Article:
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August 25, 2006
Some thoughts on templates and compile-time evaluation.
There seems to be a problem with the template system in D, which is that 
it requires much code duplication to use it for compile-time evaluation.

It seems that template metaprogramming in D must be done by exploiting 
the constant folding capabilities of the compiler. However, this means 
that basically any non-trivial function in D must be rewritten to be 
accessed at compile-time (ie from a template). For instance, finding the 
index of a substring within a string is generally done by calling the 
std.string.find functions, but this doesn't work with templates. The 
following code:

import std.string;
import std.stdio : writefln;

template test(char[] c)
{
	static assert(find(c, "al") != -1);
	const int test = 5;
}

int main()
{
	writefln("%d", test!("alpha"));
	return 0;
}

produces

template.d(6): static assert  ((find)("alpha","al") != -1) is not 
evaluatable at
 compile time
template.d(12): template instance template.test!("alpha") error 
instantiating


I can understand the reason behind this limitation, and I know that 
there are projects which aim to work around this, such as meta in DDL, 
but recreating the libraries as compile-time functions seems to be the 
wrong approach to me. I think a worthier goal would be making some 
functions accessible at compile-time.

The question: what is required for something to be determinable at 
compile time?

The answer: it can't rely on any user input or any other types of 
external info. This means it can't use IO or clocks. But basically 
everything else can feasibly be computed at compile-time.

So how can we apply this to D, to determine whether a function can 
safely be evaluated at compile-time (or, in other words, whether it is 
free of side effects)?

Such a function
1. Can't set or get any global or static variables, because this could 
lead to a different result each time it is evaluated.
2. Can't call any IO, etc. I presume this is done by assembly 
interrupts, and other side effects can also be found using them.
3. Can't call any functions which do any of these three things.

If one imagined annotating functions which had these properties, the 
compiler could check the annotations, and then do any compile-time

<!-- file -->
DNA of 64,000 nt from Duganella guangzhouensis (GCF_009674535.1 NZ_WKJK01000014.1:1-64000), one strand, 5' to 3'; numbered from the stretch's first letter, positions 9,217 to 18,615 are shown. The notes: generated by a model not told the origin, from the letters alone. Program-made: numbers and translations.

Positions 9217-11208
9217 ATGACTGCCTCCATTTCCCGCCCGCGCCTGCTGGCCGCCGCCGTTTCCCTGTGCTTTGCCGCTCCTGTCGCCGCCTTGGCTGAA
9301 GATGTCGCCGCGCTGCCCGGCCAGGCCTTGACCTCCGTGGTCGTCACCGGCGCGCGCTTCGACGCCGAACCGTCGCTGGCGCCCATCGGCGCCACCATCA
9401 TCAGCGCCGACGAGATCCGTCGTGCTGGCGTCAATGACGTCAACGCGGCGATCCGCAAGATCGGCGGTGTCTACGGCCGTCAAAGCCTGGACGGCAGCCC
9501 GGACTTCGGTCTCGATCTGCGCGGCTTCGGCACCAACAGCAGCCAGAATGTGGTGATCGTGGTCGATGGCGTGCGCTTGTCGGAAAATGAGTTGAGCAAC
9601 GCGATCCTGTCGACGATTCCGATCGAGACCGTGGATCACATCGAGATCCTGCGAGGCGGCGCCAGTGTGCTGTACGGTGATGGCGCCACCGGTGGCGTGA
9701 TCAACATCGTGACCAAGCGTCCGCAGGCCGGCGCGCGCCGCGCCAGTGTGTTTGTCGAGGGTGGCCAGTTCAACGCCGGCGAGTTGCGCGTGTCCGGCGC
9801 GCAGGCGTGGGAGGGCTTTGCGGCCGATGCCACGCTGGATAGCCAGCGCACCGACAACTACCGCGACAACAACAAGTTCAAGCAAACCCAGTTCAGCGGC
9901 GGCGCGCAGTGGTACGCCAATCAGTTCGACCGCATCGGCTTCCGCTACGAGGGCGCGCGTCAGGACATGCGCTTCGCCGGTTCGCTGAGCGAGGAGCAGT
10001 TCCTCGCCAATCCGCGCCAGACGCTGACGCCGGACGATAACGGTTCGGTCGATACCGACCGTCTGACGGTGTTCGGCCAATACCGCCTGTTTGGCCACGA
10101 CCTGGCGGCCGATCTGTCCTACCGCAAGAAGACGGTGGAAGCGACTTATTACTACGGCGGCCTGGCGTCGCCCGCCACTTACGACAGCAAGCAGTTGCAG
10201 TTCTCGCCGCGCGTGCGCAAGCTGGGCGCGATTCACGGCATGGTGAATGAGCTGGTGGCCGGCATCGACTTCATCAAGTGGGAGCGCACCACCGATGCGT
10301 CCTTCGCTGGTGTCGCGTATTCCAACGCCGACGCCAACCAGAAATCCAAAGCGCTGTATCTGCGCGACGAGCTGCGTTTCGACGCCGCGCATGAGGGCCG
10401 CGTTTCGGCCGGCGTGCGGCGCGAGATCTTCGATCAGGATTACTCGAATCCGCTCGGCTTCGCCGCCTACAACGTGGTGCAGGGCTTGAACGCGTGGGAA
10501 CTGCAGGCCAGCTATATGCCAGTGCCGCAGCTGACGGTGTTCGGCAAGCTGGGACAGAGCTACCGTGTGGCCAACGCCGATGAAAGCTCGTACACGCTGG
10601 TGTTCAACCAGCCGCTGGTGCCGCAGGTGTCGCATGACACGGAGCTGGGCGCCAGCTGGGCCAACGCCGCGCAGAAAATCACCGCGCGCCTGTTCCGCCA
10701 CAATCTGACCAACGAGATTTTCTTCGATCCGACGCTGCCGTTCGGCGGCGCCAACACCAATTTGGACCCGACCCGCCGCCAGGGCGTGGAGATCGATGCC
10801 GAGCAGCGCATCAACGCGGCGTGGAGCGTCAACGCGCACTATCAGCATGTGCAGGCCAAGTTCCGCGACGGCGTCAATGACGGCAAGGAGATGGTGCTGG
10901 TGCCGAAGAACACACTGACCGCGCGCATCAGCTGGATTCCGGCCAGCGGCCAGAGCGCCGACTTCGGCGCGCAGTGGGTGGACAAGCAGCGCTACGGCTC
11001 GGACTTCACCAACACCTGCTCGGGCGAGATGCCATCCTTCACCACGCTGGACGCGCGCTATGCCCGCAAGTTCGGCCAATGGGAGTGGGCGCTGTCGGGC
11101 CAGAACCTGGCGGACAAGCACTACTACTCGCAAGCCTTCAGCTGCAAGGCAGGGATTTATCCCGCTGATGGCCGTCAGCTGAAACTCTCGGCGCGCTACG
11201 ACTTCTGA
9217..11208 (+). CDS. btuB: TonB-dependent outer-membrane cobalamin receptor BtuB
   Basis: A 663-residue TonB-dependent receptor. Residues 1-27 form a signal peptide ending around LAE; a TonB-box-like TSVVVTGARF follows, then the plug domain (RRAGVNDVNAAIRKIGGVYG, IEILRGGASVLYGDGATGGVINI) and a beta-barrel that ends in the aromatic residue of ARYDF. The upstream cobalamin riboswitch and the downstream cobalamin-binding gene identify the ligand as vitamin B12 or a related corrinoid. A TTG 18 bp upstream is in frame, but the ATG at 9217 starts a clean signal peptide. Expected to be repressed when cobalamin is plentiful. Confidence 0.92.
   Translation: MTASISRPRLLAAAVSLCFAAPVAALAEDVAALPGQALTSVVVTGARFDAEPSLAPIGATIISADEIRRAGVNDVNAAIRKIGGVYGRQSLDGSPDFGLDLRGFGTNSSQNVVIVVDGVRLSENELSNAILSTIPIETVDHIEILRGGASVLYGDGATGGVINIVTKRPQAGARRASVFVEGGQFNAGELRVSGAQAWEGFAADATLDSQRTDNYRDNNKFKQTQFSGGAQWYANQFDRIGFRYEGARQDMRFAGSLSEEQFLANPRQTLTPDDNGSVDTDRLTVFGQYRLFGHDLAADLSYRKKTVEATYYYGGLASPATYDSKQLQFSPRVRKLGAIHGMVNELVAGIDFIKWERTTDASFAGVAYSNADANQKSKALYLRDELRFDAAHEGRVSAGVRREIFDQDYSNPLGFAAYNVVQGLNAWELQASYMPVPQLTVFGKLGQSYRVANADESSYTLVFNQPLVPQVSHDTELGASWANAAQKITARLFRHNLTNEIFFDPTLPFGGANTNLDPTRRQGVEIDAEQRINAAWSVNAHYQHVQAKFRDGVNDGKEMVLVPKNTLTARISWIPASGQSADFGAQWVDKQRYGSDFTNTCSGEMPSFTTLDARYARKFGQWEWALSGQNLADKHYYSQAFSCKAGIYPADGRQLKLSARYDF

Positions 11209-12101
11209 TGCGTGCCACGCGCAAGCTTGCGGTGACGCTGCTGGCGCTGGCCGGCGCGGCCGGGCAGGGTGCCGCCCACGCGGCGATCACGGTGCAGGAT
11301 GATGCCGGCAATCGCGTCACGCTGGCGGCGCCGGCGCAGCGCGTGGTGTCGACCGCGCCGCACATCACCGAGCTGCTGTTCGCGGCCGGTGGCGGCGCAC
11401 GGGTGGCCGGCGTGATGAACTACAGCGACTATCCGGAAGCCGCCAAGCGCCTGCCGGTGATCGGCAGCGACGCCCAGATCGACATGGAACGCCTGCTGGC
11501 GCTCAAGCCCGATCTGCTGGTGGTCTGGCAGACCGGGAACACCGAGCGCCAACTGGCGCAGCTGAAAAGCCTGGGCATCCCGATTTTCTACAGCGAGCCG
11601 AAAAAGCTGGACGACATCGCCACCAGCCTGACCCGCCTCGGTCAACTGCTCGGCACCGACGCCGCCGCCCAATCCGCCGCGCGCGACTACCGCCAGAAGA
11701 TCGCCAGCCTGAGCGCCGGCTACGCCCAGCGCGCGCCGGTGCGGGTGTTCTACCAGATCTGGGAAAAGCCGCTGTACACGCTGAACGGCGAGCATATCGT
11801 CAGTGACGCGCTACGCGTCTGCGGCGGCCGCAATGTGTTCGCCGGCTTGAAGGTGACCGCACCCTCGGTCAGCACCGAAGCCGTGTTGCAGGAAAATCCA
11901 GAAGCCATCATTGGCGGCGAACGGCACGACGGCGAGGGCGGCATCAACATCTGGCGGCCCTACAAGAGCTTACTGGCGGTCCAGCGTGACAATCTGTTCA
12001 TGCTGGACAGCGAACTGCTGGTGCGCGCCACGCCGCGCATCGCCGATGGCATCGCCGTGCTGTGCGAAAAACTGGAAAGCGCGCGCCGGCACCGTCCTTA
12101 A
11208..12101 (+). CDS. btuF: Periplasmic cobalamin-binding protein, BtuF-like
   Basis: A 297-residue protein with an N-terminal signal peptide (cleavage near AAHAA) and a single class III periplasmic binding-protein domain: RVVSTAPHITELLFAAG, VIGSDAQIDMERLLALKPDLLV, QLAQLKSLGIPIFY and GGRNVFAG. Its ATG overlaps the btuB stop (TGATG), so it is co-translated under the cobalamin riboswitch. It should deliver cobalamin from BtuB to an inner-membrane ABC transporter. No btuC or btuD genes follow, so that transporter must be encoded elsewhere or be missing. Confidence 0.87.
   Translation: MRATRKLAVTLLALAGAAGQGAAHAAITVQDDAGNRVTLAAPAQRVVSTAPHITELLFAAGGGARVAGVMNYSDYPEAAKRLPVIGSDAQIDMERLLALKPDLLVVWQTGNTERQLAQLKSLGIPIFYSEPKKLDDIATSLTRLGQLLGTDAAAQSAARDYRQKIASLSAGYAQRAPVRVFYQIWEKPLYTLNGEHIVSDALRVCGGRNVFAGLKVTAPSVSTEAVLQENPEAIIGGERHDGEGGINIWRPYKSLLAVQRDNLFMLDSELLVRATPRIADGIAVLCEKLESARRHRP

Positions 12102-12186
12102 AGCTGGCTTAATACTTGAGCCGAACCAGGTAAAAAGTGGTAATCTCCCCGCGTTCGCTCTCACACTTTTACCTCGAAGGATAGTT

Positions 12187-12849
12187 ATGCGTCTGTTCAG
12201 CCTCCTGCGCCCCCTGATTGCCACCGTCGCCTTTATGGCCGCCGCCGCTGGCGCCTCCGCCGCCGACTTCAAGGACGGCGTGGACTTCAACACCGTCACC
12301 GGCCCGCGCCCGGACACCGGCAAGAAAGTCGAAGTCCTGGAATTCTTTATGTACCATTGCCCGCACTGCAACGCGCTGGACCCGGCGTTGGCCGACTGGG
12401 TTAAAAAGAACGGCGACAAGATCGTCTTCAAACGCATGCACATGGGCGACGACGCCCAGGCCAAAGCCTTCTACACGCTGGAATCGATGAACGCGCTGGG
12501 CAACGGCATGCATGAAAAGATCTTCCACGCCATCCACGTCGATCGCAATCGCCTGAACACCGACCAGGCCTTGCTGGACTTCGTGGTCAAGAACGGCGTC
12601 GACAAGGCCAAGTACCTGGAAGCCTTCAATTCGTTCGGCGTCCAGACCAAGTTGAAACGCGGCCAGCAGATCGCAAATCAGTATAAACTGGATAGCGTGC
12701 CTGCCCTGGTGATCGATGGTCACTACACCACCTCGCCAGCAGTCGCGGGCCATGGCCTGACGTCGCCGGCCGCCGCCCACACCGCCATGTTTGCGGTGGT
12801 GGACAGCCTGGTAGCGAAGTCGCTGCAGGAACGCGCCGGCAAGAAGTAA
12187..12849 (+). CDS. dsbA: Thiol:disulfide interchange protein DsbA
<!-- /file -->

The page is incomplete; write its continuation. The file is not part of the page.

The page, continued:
evaluation it would see fit simply by *running the code*.

Pros of such a system:
1. It would simplify the writing of compile-time-evaluated things, 
avoiding code duplication.
2. It would blur the line between compile-time and runtime evaluation, 
perhaps allowing more optimizations/inlining on the compiler's part.
3. If evaluation was done by running the code instead of constant 
folding, it would be much faster (as I have demonstrated in my tests 
where the compile-time evaluation of a function took much longer than 
the runtime evaluation of the same logic).
4. If code were run at compile-time, perhaps compile-time evaluation of 
functions for which the source code was not accessible would even be 
possible, just by calling the already-compiled libraries which are 
accessible.

Problems:
1. I have absolutely no idea about implementing this in a compiler. 
Because of problems which may occur due to dependencies between 
templates, and other tricky situations, this could require arbitrarily 
many cycles of
    compile a little
    run some code, and fold in the results, so we can
    compile a little more, and repeat.
I am yet to come up with such an example, but I am sure it could exist. 
This could make compiler implementation very difficult if it needed to 
be able to do this.
2. This annotation system is very much like a const annotation system 
and it therefore suffers from the same problems: virus-like spreading 
through code, and code bloat.
3. Although compile-time evaluation may be possible, serialization may 
cause difficulties, especially with references, which may stuff up an 
automatic serialization. Specifically, if a function generated a class 
at compile-time, how could this be stored in the executable and accessed 
at runtime? Perhaps the easiest approach is to disallow classes and 
perhaps even structs for this type of compile-time evaluation, but such 
a limitation would also be quite disappointing.

If you're still with me here, I admire your patience with me, someone 
who is only just discovering the power of D and templates. If you have 
any thoughts on what I say, please comment.

Cheers,

Reiner
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